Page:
Six anti-drone protesters (myself included) were arrested inside RAF Waddington on Monday (June 3). The protest had three aims; 1) to symbolically breach the secrecy and silence surrounding the British use of armed drones; 2) to bring information about the impact of airstrikes on Afghan civilians and 3) to symbolically begin conversion of the air base to peaceful purposes. We did this by creating a peace garden within the base, displaying information on buildings, hangars and sign posts about the impact of airstrikes on Afghan civilians (see bottom of post) and trying to find out information about the day-to-day use of drones at Waddington.
We were in the base for over an hour before being detained and arrested on suspicion of criminal damage. After being held on the base for some time we were driven off the site and saw large queues of traffic. Our presence had meant the base was ‘locked down’ with all activity coming to a halt and no one was allowed to enter or exit the base.
We were detained by the police for over two hours before being processed. At this point we were told that we were being held incommunicado and not allowed a phone call to inform anyone of our arrests or to contact a solicitor. Unbeknown to us permission was being sort to gain entry to our houses in order to seize computers, mobile phones, diaries, and documents. In the afternoon we were each interviewed and told that we would be released and bailed pending further enquiries. By 10pm however it was becoming clear that we would be held overnight.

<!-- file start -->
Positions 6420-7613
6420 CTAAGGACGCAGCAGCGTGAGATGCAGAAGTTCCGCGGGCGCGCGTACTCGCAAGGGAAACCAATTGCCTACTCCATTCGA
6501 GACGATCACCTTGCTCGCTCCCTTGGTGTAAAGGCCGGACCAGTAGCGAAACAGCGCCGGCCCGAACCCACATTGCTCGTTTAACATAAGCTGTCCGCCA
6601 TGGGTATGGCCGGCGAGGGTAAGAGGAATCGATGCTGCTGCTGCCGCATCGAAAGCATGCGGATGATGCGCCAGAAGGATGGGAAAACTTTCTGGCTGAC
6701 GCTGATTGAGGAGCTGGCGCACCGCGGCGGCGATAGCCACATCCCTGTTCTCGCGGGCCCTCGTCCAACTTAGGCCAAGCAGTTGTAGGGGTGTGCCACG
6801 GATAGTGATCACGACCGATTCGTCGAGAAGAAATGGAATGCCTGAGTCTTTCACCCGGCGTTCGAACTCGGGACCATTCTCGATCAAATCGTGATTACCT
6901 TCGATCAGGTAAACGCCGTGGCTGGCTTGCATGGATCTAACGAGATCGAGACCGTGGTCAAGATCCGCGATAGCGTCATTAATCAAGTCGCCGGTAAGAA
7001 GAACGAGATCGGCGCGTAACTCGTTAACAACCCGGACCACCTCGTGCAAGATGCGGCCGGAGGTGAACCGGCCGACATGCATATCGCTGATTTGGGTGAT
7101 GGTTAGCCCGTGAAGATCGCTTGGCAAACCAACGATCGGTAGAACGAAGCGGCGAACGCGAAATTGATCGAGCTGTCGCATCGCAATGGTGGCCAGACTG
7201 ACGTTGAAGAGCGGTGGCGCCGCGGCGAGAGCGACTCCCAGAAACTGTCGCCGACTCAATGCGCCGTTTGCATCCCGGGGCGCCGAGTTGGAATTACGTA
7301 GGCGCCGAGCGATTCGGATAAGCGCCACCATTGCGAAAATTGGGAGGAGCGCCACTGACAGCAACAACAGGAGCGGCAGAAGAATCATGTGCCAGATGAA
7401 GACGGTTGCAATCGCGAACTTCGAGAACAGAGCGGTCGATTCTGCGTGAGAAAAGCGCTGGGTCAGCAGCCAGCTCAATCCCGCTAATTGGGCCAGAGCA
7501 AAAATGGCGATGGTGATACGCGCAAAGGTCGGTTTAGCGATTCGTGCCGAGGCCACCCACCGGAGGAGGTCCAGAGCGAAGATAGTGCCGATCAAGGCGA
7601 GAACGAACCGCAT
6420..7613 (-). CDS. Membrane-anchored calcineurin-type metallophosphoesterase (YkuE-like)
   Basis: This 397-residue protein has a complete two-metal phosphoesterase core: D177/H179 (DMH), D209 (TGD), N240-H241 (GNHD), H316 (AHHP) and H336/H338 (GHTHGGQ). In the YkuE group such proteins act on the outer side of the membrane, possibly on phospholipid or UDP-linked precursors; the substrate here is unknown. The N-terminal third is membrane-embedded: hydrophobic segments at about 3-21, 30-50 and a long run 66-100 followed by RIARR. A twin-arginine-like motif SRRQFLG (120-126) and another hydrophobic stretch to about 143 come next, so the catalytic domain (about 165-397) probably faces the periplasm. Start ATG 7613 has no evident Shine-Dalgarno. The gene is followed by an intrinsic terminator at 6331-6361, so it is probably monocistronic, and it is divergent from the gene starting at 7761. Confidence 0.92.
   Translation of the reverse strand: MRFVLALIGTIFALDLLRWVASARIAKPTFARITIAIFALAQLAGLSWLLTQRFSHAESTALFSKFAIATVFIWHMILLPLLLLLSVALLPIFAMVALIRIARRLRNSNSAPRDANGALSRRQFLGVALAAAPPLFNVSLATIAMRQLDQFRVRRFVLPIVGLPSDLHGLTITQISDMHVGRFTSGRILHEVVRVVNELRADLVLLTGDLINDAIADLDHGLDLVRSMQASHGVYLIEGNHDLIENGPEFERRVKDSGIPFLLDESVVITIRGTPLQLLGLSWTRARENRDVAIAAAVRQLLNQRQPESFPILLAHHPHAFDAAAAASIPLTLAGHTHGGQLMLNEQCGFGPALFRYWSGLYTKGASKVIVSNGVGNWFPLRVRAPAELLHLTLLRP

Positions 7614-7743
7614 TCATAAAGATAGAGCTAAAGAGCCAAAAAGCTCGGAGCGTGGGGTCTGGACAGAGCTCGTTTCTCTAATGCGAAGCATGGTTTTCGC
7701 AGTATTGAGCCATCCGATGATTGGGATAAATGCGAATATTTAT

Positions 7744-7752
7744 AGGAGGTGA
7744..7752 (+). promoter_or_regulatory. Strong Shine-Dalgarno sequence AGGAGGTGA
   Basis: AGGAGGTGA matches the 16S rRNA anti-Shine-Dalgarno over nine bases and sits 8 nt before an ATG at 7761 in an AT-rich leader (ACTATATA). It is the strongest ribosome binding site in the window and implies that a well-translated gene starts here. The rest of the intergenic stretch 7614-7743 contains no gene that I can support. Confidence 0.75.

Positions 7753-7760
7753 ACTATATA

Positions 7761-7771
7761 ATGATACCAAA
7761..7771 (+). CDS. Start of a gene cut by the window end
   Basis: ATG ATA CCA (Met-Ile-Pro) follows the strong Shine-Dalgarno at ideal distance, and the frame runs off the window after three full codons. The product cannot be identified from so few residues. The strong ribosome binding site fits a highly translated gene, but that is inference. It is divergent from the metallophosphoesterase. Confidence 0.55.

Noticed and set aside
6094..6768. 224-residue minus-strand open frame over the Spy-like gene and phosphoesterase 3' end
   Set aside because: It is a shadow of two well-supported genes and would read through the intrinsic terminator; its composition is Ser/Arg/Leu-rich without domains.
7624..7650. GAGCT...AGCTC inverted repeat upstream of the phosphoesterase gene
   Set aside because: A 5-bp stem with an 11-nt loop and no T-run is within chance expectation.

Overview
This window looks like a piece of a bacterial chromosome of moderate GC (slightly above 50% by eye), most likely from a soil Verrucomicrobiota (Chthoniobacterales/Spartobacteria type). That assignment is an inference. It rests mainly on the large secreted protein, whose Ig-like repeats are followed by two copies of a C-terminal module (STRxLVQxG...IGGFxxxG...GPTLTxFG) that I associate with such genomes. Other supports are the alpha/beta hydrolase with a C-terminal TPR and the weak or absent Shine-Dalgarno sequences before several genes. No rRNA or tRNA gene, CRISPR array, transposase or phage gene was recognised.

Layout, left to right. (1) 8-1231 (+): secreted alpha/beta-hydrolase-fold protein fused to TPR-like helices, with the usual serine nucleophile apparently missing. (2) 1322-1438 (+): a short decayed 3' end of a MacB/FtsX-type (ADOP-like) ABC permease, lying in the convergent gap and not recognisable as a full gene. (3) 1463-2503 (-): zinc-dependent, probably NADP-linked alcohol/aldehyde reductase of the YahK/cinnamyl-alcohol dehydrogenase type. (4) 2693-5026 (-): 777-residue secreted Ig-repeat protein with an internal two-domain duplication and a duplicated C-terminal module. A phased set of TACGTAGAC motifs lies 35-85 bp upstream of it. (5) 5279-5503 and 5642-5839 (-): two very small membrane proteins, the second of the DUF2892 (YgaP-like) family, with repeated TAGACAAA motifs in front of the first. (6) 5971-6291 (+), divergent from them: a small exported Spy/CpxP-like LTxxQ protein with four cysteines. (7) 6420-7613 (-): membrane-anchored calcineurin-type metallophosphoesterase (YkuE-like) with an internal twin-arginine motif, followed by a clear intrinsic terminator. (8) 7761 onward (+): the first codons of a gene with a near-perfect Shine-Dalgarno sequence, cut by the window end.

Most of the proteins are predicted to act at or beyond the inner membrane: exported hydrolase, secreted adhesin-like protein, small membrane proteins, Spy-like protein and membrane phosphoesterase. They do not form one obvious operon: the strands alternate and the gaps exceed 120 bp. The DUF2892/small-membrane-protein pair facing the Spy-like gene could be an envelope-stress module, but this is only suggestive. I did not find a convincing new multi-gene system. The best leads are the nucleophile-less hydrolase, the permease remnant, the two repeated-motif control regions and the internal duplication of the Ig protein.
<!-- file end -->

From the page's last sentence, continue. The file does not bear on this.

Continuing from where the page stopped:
At 2am we were each awoken to be told we were being charged with aggravated trespass and conspiracy to commit criminal damage. These are both serious charges with the conspiracy charge meaning a trial in crown court rather than a magistrates court. In addition I was told there was a warrant for my arrest for non-payment of fines relating to a previous acts of civil disobedience.
Next morning we were taken to court only to be informed that these more serious charges had been suddenly and mysterious withdrawn and we were instead to be charged with ‘simple’ criminal damage to a fence. We all pleaded not guilty intending to argue that our actions were justified given the circumstances. An interim hearing will be held on July 4 and a trial will take place later in the year. We were given bail on condition that we did not re-enter Lincolnshire except to attend court hearings.
I was then held overnight again before being driven to Camberwell Magistrates Court in London. At first the court refused to accept me as they knew nothing about any warrant. However eventually I was brought before a magistrate who wiped the outstanding fines and court costs due to ‘time served’, given time to pay the remaining balance, and released.
The extreme reaction to our presence at RAF Waddington with the laying of very serious charges only for a complete and sudden reversal within hours betrays, I believe, the nervousness felt by those in charge of UK drone operations.
Behind the scenes it appears that the powers that be now appear to questioning whether or not to maintain the ‘just say nothing’ tactic as it is perceived as no longer working, with a growing chorus of MPs, Peers, journalists, lawyers and activists demanding answers and information about the use of armed drones. Those maintaining the secrecy around the use of drone are coming under increasing pressure – and the message from us all is that it will only increase.
Below is the information that was posted around the base. It is a representative sample of ten airstrikes over the past five years that have killed and injured civilians in Afghanistan. Click images for more info.